How Social Tokens Can Transform Book Publishing

ForefrontForefront JournalAug 9, 2022
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Forefront Journal publishes essays from the frontier of web3 social and tokenized communities. This is a guest essay from Allen Taylor, author of Cryptocracy.


It’s been 15 years since Amazon paved a path for independent book authors with the introduction of Kindle Direct Publishing (KDP). While the service has been a huge boon to self-publishing and independent book publishing overall, KDP is behind the eight ball when it comes to providing tools for collaboration. One of its downsides is no provision for royalty splitting between co-authors and other collaborators.

Currently, collaborating authors must trust each other when co-authoring a book, and if an author shares royalties with an illustrator as is often the case with children’s books, Amazon has no technology to make that simple and trustless. As a result, other services have arisen to fill the gap.

PublishDrive introduced a royalty distribution service in 2014– but it’s not cheap. The starting package, for $16.99 per month, only distributes royalties for up to two books. The top-tier membership costs $99.99 per month.

By contrast, Draft2Digital (D2D) takes a percentage of royalties before distributing sales revenue to authors. That translates into fewer royalties for authors.

In the absence of fair and equitable economics for book publishing collaborations, social tokens must rise to the occasion.

By design, social tokens are collaborative tools. That’s what makes them attractive for solving the royalty-split problem for book publishing collaborators. Specifically, social tokens can deliver five core benefits for independent authors and publishers.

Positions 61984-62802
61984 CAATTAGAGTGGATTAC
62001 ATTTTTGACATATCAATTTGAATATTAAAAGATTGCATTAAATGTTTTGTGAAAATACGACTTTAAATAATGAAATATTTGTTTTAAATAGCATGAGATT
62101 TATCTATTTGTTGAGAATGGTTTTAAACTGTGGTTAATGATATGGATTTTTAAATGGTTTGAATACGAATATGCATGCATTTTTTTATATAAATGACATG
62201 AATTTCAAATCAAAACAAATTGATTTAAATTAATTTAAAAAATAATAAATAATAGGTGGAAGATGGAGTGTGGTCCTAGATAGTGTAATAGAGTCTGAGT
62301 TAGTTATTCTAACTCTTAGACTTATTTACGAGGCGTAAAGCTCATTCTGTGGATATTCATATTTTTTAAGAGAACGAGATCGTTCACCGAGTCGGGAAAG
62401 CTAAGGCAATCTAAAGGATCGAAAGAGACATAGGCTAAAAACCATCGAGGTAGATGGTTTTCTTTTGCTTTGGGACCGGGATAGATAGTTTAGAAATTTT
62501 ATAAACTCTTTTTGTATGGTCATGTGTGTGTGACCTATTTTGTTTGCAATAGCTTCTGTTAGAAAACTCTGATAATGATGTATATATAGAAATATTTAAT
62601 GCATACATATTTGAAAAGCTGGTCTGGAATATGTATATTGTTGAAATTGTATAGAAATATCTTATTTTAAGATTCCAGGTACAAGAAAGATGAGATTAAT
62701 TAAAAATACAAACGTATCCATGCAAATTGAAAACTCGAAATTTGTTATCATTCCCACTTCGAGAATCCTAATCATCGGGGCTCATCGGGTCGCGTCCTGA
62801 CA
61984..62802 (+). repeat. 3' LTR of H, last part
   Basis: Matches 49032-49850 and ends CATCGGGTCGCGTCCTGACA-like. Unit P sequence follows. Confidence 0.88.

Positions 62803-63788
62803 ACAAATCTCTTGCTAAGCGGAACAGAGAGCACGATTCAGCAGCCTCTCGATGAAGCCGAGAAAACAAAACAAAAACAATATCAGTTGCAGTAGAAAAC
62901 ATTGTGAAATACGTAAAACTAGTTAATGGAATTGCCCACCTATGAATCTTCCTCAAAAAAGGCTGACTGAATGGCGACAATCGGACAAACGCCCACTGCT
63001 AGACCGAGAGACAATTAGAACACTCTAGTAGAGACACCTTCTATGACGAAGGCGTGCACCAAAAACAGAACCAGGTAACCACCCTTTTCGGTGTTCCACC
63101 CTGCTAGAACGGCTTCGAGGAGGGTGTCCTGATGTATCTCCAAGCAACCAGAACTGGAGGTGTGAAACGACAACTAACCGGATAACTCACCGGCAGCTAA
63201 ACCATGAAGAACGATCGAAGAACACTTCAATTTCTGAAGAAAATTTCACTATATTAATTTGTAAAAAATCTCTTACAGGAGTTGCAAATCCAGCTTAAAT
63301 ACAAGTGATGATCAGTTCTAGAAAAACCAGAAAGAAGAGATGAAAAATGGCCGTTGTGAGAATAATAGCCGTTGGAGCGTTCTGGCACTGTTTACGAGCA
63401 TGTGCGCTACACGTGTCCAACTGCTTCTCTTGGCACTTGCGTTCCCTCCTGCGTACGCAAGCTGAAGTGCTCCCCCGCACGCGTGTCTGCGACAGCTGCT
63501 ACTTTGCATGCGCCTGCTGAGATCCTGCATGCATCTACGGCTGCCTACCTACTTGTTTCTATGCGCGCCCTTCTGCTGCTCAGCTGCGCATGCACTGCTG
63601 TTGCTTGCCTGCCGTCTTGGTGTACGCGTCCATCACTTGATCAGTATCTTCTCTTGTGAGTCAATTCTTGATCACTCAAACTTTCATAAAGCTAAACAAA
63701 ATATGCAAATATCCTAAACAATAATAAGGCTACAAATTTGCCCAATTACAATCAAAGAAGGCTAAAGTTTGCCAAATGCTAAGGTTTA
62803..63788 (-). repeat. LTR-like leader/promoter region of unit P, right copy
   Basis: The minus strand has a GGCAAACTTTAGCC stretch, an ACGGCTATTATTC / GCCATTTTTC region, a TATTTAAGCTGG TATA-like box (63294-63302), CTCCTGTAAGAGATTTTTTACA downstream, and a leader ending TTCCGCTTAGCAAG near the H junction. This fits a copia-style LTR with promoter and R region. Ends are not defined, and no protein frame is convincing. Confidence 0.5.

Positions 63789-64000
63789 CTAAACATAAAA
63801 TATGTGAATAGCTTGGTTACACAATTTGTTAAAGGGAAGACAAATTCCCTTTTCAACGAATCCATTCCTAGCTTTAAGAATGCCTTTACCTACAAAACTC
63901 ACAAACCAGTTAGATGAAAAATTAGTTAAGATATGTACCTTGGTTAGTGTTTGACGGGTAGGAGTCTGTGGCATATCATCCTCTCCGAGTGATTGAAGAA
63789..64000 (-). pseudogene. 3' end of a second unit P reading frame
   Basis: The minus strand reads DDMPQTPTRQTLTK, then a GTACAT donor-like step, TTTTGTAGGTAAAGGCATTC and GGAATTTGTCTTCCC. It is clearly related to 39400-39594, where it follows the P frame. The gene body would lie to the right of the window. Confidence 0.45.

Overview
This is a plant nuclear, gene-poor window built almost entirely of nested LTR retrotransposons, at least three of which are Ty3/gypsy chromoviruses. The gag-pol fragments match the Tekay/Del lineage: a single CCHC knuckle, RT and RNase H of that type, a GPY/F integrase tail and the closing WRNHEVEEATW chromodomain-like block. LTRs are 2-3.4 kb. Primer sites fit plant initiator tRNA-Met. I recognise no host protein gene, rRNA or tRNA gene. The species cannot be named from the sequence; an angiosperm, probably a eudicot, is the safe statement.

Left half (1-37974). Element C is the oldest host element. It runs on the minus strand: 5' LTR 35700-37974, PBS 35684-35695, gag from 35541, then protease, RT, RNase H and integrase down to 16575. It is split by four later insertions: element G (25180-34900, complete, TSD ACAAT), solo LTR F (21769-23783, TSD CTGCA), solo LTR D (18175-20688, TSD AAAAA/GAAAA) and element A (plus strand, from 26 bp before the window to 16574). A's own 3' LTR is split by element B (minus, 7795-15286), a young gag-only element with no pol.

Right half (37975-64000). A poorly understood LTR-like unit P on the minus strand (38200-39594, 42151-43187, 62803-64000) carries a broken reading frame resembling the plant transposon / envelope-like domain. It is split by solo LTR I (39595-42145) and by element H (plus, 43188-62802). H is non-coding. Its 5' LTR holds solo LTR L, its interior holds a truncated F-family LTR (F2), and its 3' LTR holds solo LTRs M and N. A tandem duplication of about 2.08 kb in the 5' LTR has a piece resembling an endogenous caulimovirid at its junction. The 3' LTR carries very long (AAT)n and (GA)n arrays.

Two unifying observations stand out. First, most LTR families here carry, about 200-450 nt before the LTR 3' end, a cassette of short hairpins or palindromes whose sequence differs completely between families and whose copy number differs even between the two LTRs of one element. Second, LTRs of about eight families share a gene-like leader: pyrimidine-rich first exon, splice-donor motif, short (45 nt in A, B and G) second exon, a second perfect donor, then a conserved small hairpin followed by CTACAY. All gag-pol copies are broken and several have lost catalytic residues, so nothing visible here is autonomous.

They offer a utilitarian solution to a real-world problem. One example is seamless and trustless royalty splitting. They may be issued by an individual author or an organization such as a publishing company or DAO. PageDAO was launched with this, and more, in mind.

They are designed for communities that value collaboration. Even individual authors can use social tokens to foster communities around their books and other content products while using the tokens to incentivize fans to become collaborators.

They must be organic to the community they serve. They need not be traded on public exchanges, but they may be transferable. They may also be soulbound and non-transferable, but having community-driven utility is a must.

They are managed by the community with no hierarchical organization. Individual authors need not fear loss of control over their literary creations. After all, it is the token, not the author’s work, that is managed by the community. That said, an author can use the social token as a tool to reward community members and elevate the status of fan to collaborator through an incentivized reward system.

The value of the token is based on these core characteristics more than on price. For many fans, the value of the token lies in the ability to gain direct access to and collaborate with their favorite authors, an unprecedented benefit for most readers.

Until now, innovative indie authors and book publishers have resorted to publishing books as non-fungible tokens (NFTs). The downside to this is that the NFT is more often the cover art for the book while the book content is “unlockable.” In PageDAO’s case, books can be read for free while the token that represents the book is more of a speculative asset. In both cases, the value of the content is overshadowed by the value of the token, if there is any.

A healthy alternative for book authors and publishers is the issuance of a social token.